This tote is $8 of pure genius. It is sturdy, yet flexible. It fits every single action figure easily (so a certain someone has no excuse for not picking up) and it fits neatly under his bedside table (IKEA, $10).

I can’t tell you how often I have walked into his room over the last few months and sighed contentedly to see how easy toy cleanup has become.

Identify the problem – and then get to work identifying the right tool for the job. It might be as simple as an $8 tote.

Your turn. Any satisfying changes lately that have made life easier? Anyone else have experience trying to fit too many toys into a too-small container?

P.S. I mention IKEA numerous times in this post, but this is #NotAnAd. IKEA has no idea who I am…though our house is basically one giant IKEA building project.

Header photo by Vanessa Bucceri on Unsplash

15 thoughts on “The Satisfaction of Finding The Right Tool”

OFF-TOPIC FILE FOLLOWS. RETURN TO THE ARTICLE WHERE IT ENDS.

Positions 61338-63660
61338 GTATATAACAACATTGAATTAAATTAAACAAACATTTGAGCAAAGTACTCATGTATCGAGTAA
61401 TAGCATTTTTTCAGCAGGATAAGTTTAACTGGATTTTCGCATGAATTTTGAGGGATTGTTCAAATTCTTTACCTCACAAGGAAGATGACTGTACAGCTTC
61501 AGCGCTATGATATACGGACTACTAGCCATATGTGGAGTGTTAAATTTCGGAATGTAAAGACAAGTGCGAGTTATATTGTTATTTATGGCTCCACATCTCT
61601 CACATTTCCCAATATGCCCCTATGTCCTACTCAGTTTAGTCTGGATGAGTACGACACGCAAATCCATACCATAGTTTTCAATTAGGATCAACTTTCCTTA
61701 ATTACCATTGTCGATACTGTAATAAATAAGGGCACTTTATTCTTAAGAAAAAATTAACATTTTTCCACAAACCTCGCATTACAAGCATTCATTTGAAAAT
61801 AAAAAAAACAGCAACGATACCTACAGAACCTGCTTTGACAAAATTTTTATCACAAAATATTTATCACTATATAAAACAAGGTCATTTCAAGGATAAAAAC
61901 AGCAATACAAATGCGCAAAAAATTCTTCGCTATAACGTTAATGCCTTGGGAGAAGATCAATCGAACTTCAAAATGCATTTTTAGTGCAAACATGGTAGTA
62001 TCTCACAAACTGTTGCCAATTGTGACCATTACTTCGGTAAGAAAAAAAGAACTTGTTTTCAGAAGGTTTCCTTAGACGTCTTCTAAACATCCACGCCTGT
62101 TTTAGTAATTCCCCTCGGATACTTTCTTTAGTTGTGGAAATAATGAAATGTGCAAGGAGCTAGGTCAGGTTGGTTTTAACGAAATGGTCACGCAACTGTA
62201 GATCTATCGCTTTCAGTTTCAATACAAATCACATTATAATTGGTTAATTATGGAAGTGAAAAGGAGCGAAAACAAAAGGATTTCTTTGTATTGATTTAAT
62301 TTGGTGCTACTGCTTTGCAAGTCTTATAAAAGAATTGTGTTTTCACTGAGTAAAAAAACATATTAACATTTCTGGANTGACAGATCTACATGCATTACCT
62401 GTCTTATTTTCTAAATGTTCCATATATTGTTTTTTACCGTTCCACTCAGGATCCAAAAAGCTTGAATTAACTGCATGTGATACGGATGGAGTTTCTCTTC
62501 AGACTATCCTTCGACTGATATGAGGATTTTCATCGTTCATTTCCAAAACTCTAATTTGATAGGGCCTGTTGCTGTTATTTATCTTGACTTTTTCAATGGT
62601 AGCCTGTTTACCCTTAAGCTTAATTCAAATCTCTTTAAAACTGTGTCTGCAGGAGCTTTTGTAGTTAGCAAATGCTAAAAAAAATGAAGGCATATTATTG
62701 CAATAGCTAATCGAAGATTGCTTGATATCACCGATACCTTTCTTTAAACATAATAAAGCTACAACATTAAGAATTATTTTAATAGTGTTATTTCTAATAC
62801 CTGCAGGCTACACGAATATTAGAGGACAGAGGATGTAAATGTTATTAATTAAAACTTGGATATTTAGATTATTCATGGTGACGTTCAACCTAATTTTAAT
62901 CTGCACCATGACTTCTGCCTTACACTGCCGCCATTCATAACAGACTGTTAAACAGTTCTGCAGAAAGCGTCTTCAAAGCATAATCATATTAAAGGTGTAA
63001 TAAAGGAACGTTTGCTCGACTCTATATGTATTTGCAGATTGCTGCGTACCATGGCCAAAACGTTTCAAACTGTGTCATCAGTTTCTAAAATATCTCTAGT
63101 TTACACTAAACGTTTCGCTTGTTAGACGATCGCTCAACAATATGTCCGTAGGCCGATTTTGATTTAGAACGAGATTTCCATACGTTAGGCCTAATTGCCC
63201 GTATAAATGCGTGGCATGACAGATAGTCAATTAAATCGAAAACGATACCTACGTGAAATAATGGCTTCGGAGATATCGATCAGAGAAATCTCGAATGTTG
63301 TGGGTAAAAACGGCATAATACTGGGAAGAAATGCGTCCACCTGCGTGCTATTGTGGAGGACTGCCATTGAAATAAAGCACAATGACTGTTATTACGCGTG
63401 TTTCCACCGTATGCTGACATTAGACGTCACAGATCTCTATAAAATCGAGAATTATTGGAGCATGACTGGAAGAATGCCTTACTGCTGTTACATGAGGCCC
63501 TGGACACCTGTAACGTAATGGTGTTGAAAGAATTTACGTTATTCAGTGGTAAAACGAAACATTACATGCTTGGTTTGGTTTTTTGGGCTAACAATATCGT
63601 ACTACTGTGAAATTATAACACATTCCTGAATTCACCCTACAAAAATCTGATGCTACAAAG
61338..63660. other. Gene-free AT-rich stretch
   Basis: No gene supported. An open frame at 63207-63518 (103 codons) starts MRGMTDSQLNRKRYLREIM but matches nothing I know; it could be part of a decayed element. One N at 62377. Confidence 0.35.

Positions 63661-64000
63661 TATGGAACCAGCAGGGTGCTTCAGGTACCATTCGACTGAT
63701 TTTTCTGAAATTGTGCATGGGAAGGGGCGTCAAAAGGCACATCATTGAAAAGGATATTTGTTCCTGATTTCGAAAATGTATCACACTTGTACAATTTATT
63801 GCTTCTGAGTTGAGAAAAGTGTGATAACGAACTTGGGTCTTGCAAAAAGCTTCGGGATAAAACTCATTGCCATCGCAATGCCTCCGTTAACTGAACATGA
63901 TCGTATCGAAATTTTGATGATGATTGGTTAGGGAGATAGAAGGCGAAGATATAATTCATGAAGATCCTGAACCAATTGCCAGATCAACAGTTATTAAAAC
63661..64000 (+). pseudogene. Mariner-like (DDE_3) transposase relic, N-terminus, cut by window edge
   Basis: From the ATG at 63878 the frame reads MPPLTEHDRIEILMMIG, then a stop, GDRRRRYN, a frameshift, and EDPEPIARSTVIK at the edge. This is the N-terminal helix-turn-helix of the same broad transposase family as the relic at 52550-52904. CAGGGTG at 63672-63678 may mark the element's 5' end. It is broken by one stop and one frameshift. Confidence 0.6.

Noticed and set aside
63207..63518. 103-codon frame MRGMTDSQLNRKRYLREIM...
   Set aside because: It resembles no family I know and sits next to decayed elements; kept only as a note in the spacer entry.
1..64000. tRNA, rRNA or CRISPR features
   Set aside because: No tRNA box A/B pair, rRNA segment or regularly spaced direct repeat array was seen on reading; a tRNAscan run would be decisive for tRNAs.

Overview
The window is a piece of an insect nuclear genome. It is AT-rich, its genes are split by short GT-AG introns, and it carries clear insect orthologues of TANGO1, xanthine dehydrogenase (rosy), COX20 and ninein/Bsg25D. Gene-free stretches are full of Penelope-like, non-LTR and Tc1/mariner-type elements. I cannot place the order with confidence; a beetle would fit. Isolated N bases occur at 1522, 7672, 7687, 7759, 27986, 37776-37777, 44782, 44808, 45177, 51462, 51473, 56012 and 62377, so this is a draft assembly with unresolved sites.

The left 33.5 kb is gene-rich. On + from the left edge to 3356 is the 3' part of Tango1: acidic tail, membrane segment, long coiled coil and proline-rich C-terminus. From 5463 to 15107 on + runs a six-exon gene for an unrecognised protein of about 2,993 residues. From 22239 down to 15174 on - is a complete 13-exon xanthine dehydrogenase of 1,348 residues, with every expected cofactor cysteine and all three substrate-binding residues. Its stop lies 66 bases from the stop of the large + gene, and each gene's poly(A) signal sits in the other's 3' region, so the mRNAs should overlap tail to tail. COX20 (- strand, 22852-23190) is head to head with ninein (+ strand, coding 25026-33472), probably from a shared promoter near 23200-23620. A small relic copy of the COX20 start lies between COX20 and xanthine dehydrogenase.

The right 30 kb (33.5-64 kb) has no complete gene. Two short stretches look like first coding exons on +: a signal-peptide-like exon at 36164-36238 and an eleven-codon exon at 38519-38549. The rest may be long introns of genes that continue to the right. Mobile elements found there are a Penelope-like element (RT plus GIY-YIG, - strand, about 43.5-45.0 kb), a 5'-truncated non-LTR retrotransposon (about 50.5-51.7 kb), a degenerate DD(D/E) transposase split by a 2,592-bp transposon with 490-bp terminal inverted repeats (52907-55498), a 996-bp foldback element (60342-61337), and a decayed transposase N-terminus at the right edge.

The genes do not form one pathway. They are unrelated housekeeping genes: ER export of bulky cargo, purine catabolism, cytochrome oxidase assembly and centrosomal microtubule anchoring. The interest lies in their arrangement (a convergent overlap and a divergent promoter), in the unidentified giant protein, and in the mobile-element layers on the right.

1. As soon as you said you’d been storing the action figures in a wicker basket, I immediately imagined how problematic that was! It’s funny how we put up with things like that for so long, and when we finally make a change we wonder why in the world it took so long. I can’t think of any past situations like that (although I know I’ve had them) but your post is inspiring me to fix a current problem- for some reason we’ve made a little “charging station” at on outlet right next to the kitchen table. Every time I go to sit down I trip over a cord or knock someone’s phone onto the floor (or headphones, watch, Ipad.). Not only that, but all these things are sitting on a bin of outdoor Christmas lights (WHAT?) This settles it- I’m fixing this problem today!

    1. It will be such a satisfying fix, Jenny!